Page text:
Monday, 23 July 2012

Somalia needs a new leader with vision


One of the reasons why Somalia is a failed state is lack of leadership.

We have been ruled in the last 20 years by the wrong people.When a country plunges into civil war, people who should run it are either former ministers or those who played a role in the previous administration, meaning they have some experience about managing government.

To become a leader, you require certain qualities. In fact, in some countries, you need to go to special schools just to learn leadership skills. In Somalia’s case, our leaders do not have the capacity or the vision to lead the country.

;"> Here are two reasons:

First, how can you govern a country when more than half of it is controlled by your opponent?

Secondly, the Government of Somalia has had the military support of our brothers from Burundi and Uganda for more than two years, but they have been unable to secure the capital, let alone the whole country.

It is imperative that as a leader, you should have a plan of action to secure the area you are controlling.Clearly, if you don’t set the agenda, other countries and organisations will do it for you. By this I mean those countries that have interests in Somalia, as well as the United Nations and its agencies.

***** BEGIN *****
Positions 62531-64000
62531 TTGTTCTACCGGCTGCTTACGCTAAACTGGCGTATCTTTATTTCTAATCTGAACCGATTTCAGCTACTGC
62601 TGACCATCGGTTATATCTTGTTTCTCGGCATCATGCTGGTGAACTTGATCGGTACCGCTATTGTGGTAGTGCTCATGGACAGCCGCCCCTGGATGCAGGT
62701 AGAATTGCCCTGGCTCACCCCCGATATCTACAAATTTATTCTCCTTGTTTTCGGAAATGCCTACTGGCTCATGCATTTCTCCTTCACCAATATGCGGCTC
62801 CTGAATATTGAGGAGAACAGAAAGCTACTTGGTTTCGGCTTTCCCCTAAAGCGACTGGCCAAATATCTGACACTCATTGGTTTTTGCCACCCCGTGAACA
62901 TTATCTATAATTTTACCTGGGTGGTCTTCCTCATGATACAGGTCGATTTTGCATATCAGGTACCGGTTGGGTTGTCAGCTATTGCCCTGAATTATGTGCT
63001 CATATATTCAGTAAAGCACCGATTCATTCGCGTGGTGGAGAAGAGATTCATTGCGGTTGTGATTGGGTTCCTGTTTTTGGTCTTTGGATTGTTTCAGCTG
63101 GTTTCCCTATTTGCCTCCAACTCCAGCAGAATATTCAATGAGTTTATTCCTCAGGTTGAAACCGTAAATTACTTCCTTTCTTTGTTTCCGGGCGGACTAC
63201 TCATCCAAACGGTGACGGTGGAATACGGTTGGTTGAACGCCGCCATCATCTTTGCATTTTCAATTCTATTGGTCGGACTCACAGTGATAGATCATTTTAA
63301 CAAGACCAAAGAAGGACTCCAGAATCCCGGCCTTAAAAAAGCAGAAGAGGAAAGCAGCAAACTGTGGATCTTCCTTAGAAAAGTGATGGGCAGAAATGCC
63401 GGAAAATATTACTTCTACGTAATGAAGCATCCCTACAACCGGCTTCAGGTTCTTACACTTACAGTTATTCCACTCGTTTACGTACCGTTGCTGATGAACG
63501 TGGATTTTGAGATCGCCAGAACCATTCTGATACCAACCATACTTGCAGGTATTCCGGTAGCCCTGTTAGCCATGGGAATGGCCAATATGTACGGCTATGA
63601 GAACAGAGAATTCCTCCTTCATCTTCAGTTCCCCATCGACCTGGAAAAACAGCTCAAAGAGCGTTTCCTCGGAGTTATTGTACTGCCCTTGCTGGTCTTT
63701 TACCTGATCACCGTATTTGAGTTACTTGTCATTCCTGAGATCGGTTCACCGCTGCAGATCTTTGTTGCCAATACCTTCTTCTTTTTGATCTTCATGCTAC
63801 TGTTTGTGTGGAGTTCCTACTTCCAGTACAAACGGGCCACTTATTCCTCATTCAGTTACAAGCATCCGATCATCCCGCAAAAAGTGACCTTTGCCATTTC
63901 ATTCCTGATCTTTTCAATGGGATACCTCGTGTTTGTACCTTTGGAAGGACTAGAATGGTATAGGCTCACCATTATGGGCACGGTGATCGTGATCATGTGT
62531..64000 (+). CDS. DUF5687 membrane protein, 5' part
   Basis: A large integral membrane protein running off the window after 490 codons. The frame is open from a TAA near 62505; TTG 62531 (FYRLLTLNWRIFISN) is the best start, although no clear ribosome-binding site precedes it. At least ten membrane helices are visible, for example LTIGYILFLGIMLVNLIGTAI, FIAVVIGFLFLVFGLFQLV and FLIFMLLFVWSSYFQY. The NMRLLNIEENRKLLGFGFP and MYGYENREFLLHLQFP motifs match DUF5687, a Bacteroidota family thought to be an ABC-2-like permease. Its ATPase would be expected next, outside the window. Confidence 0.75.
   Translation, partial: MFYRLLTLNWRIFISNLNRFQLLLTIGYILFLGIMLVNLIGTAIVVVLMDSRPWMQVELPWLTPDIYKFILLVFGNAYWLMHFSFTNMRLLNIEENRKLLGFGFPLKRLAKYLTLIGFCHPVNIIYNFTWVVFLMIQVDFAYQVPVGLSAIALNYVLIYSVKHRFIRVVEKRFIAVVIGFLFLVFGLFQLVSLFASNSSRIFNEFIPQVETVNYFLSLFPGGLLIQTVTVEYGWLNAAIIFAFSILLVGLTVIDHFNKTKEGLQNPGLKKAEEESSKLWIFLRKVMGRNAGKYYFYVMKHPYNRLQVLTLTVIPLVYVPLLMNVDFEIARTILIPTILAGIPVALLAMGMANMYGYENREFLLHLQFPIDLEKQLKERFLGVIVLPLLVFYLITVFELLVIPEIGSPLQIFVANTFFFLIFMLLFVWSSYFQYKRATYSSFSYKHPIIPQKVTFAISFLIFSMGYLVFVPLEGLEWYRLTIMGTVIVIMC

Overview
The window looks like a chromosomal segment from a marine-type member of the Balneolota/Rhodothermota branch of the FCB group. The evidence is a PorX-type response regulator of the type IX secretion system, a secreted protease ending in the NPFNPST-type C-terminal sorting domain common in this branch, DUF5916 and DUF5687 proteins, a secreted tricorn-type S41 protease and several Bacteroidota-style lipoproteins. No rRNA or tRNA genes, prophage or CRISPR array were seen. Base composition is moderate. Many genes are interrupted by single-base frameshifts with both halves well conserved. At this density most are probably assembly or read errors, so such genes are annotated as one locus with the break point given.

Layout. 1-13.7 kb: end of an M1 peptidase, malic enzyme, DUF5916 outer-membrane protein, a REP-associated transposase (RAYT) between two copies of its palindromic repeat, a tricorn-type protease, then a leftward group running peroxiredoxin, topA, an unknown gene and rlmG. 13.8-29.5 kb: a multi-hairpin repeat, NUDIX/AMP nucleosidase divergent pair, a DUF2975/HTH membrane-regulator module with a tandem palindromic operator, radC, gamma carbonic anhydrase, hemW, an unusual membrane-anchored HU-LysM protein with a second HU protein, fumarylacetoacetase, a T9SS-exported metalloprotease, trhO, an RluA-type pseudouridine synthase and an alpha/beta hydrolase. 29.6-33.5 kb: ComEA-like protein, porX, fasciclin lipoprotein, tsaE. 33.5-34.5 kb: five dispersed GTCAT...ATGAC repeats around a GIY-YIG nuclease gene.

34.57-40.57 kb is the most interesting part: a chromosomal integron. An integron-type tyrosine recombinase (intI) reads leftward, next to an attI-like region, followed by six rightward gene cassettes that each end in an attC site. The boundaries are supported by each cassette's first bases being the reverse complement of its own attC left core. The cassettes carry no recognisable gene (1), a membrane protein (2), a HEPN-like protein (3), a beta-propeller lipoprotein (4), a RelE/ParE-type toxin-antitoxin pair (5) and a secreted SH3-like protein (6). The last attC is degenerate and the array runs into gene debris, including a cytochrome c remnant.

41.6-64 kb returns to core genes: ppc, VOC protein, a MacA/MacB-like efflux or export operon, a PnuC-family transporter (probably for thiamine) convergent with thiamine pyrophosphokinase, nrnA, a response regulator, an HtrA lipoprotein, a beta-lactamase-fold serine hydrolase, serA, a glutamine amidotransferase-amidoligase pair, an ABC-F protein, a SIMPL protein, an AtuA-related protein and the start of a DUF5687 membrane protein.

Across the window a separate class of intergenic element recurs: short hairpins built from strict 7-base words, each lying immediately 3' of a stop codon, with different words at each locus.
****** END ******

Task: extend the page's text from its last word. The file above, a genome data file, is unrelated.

The Transitional Federal Government (TFG) has never gained legitimacy among the Somali population and is unable to improve security or provide basic services.

In fact, frustration is mounting among Western countries due to the failure of leadership, an issue that must be addressed urgently.

I suggest that the Somali leadership take advantage of the momentum while the whole world is focusing on the country. If they do not do it, fatigue will set in among these countries.A huge number of Somalis are in refugee camps in Kenya, Ethiopia, and Yemen. But do the leaders care about these people? I doubt it.

It should be the government’s top priority to secure the capital, Mogadishu, so that the refugees can go back home.

The other issue is that the parliamentary system is unsuitable for a country like Somalia, which does not have the resources to pay MPs’ salaries. 

What is the use of having 540 MPs when people are dying of starvation while others languish in refugee camps?
Let me propose an idea. Somalia has 17 regions, excluding Gobolka Banaadir (Mogadishu). So let us say each of the 17 regions elects five people.The total will be 85 MPs. Now what we have left is Mogadishu. The city has 16 districts.

If we elect one representative for each district, the total will be 16 MPs. That means the country will require only 101 MPs instead of 540.

As the TFG’s term expires in August, I hope we shall elect a good leader who will guide the country in the right direction.

Just to give an example of how bad the TFG is, MPs do not have anywhere to meet. The leaders did not see the need to rehabilitate Parliament buildings. What kind of government is this?
Unless the situation changes, extremist groups will continue regarding Somalia as a safe haven. Somalia does need a new leader with vision. What we have now is nothing of the kind.

Courtesy of Abdi "Kamas" Abdulle Nur (Somali - Canadian Philosopher)

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